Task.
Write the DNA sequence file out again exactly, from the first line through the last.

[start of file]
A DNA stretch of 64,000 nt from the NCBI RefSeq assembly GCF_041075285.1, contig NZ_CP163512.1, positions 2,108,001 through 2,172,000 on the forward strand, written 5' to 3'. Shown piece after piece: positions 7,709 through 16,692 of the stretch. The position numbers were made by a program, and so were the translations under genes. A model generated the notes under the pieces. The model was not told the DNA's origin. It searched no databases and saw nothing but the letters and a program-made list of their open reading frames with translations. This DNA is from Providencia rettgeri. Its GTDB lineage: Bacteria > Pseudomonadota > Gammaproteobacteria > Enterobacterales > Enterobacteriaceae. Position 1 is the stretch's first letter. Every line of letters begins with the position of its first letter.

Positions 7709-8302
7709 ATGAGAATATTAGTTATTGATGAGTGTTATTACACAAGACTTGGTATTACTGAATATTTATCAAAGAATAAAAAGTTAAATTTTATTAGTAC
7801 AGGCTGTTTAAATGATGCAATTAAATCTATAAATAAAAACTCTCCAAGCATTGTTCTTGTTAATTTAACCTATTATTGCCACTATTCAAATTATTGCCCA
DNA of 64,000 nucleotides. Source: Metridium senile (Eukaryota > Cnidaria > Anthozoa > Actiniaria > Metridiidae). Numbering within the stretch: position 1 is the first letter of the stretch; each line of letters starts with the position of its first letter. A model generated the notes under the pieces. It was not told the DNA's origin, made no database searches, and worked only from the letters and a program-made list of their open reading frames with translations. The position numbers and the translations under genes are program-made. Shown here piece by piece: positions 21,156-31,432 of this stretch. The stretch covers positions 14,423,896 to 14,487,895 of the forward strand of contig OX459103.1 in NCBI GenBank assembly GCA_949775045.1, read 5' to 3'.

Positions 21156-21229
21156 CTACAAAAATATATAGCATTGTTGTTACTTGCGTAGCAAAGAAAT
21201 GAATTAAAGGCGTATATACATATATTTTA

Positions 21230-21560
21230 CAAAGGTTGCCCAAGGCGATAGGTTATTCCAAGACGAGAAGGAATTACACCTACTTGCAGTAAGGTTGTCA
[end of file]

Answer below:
A DNA stretch of 64,000 nt from the NCBI RefSeq assembly GCF_041075285.1, contig NZ_CP163512.1, positions 2,108,001 through 2,172,000 on the forward strand, written 5' to 3'. Shown piece after piece: positions 7,709 through 16,692 of the stretch. The position numbers were made by a program, and so were the translations under genes. A model generated the notes under the pieces. The model was not told the DNA's origin. It searched no databases and saw nothing but the letters and a program-made list of their open reading frames with translations. This DNA is from Providencia rettgeri. Its GTDB lineage: Bacteria > Pseudomonadota > Gammaproteobacteria > Enterobacterales > Enterobacteriaceae. Position 1 is the stretch's first letter. Every line of letters begins with the position of its first letter.

Positions 7709-8302
7709 ATGAGAATATTAGTTATTGATGAGTGTTATTACACAAGACTTGGTATTACTGAATATTTATCAAAGAATAAAAAGTTAAATTTTATTAGTAC
7801 AGGCTGTTTAAATGATGCAATTAAATCTATAAATAAAAACTCTCCAAGCATTGTTCTTGTTAATTTAACCTATTATTGCCACTATTCAAATTATTGCCCA
DNA of 64,000 nucleotides. Source: Metridium senile (Eukaryota > Cnidaria > Anthozoa > Actiniaria > Metridiidae). Numbering within the stretch: position 1 is the first letter of the stretch; each line of letters starts with the position of its first letter. A model generated the notes under the pieces. It was not told the DNA's origin, made no database searches, and worked only from the letters and a program-made list of their open reading frames with translations. The position numbers and the translations under genes are program-made. Shown here piece by piece: positions 21,156-31,432 of this stretch. The stretch covers positions 14,423,896 to 14,487,895 of the forward strand of contig OX459103.1 in NCBI GenBank assembly GCA_949775045.1, read 5' to 3'.

Positions 21156-21229
21156 CTACAAAAATATATAGCATTGTTGTTACTTGCGTAGCAAAGAAAT
21201 GAATTAAAGGCGTATATACATATATTTTA

Positions 21230-21560
21230 CAAAGGTTGCCCAAGGCGATAGGTTATTCCAAGACGAGAAGGAATTACACCTACTTGCAGTAAGGTTGTCA